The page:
Venom #10 Review

After an ever so slight delay of about two weeks, Venom is back and it continues the all-new idea-laden take by Donny Cates and Ryan Stegman. The Symbiote has lost its memory and personality, Eddie is back home dealing with his father, and now he has to explain to his brother, who he just met, what happened. It gets deep, y’all.

So what’s it about?
Read our preview.

Why does this matter?
After years of Venom more or less not changing his spiel, this creative team is rewriting Symbiote and Eddie Brock history. It’s exciting and, frankly, a breath of fresh air.

Fine, you have my attention. What’s good about it?
Fans of Eddie Brock need to read this issue. Cates reveals a lot in a key flashback, and cleverly the pain and trauma we witness Eddie go through directly connects to something that is key to the Venom character. Much like how we learned the green ooze is Venom’s waste, Cates appears to be tying character traits to concrete life experiences and explanations. It makes the character feel more well rounded and thus more interesting.

The character acting is on point in this issue.
Credit: Marvel Comics
This issue also continues to develop the relationship between Eddie and his brother. Not a difficult task since his brother has only just been introduced, but the relationship is interesting and well crafted. It’s amazing what a new relationship dynamic can do for a character. Eddie has always been kind of a loner, but when he has someone to protect, it makes the character all the more interesting. There’s also a key moment that appears to connect back to Knull that has huge ramifications.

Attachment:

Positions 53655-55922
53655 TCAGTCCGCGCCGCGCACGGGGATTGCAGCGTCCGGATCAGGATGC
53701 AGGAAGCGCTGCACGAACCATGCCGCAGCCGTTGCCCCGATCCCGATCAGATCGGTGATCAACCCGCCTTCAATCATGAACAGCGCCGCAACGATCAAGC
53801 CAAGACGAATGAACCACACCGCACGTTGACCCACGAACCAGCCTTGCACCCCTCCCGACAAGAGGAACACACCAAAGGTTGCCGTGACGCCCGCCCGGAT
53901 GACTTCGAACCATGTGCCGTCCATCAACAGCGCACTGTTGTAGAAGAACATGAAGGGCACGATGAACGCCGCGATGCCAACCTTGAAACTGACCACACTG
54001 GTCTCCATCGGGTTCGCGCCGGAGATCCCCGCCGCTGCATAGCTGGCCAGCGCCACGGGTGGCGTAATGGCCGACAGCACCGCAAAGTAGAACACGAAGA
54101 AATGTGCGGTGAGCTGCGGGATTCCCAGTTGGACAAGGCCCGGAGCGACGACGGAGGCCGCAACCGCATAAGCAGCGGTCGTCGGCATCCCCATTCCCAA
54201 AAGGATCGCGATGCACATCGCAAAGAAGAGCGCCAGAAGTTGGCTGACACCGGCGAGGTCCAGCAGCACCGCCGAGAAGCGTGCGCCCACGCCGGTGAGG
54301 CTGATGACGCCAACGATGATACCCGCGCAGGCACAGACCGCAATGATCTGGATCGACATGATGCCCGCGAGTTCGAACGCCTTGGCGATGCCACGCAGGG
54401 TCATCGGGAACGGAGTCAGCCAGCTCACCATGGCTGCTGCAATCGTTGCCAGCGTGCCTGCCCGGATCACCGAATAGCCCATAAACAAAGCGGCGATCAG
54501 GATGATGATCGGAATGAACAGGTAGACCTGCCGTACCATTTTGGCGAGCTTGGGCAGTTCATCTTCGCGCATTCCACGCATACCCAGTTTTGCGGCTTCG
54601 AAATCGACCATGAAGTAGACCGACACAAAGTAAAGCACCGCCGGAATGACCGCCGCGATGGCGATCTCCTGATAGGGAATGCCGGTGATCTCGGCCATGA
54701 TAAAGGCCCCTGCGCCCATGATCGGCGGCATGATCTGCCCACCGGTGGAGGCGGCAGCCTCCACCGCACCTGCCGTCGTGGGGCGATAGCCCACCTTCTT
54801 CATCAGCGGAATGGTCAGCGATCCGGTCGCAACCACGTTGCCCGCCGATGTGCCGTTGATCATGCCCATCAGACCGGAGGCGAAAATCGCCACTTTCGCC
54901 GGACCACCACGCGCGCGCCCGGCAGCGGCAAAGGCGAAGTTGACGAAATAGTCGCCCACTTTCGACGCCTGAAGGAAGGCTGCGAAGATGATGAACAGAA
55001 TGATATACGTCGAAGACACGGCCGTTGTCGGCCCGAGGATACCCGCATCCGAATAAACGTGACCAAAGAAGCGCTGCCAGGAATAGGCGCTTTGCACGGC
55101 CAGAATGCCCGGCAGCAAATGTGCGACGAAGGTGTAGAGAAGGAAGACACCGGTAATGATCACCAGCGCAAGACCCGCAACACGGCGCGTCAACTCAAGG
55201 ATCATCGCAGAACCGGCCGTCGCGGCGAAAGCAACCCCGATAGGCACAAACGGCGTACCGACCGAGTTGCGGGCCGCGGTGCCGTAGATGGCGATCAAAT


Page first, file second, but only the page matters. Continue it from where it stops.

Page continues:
Stegman, inker JP Mayer and color artist Frank Martin do a great job with the flashbacks. Truth be told, there isn’t much superhero stuff on the page, but the character acting is on point. There are subtle touches to show Eddie’s pain, be it tears or the strangeness of this character, like when his Symbiote helps stir his coffee. It’s in these visual details that the character reveals himself further. I read this comic with my girlfriend who audibly gasped from some of the turmoil on the page. Maybe I’m more numb to the violence, but it struck me how affected she was by the art. It’s brutal and helps convey the trauma felt by the characters.

It can’t be perfect, can it?
I’m confused at the integration of the Maker in this story. He’s a fun, super smart, but psychotic type who seems way out of Venom’s league, yet here he is meddling with his life. It seems out of place. I’ll leave it to the creators to prove me wrong though.

As I mentioned above, there’s little to no action in this issue. This isn’t a superhero book so much as a character study and it reveals much, but I’d be lying if I didn’t mention I missed some sort of action. It also juggles a few too many plots, thinning out its meaning here and there.

Is it good?
A great issue that further defines one of the most polarizing heroes ever created. This is a character who has always had haters, but also huge fans, and it’s in this latest run that I think the haters may have to reconsider their positions. Cates and Stegman are making a case for why Venom is a top tier complex hero.